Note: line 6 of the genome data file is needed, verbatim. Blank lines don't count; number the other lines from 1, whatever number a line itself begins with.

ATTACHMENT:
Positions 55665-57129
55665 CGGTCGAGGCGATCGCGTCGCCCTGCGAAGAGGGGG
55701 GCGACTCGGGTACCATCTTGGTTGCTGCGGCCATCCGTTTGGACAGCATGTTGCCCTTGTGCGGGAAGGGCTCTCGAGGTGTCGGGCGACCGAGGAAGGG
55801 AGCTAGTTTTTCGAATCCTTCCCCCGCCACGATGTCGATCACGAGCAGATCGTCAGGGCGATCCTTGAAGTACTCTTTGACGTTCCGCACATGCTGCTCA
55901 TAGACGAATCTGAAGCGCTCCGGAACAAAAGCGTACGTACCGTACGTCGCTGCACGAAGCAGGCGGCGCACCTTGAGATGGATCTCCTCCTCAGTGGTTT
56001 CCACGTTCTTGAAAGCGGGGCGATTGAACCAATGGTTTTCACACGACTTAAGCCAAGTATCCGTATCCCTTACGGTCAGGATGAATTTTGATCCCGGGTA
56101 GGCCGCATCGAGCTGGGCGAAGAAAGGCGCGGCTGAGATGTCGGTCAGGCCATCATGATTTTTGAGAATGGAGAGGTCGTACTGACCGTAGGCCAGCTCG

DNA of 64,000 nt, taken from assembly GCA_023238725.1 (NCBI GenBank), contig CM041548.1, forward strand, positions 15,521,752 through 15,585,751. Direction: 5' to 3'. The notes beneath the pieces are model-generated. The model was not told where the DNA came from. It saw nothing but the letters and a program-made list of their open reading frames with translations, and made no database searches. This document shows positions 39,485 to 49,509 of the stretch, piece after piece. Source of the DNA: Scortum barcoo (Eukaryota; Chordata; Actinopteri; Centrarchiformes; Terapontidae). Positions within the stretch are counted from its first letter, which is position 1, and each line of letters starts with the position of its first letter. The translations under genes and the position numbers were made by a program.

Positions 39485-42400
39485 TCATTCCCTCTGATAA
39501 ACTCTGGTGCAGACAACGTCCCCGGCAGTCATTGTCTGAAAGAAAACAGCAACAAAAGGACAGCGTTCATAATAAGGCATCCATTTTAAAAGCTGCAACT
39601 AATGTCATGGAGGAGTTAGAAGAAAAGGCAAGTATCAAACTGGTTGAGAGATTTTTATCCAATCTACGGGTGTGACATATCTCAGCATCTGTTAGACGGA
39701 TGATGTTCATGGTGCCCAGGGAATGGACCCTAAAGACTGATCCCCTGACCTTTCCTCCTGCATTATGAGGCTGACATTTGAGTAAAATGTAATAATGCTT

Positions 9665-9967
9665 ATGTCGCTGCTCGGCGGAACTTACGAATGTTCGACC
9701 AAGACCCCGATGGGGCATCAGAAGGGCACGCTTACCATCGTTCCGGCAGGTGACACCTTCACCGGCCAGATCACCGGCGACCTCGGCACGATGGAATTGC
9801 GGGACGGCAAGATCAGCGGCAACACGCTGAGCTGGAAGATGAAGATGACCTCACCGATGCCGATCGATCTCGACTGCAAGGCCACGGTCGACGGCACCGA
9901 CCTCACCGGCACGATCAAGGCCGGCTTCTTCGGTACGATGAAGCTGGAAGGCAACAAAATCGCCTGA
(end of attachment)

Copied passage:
56001 CCACGTTCTTGAAAGCGGGGCGATTGAACCAATGGTTTTCACACGACTTAAGCCAAGTATCCGTATCCCTTACGGTCAGGATGAATTTTGATCCCGGGTA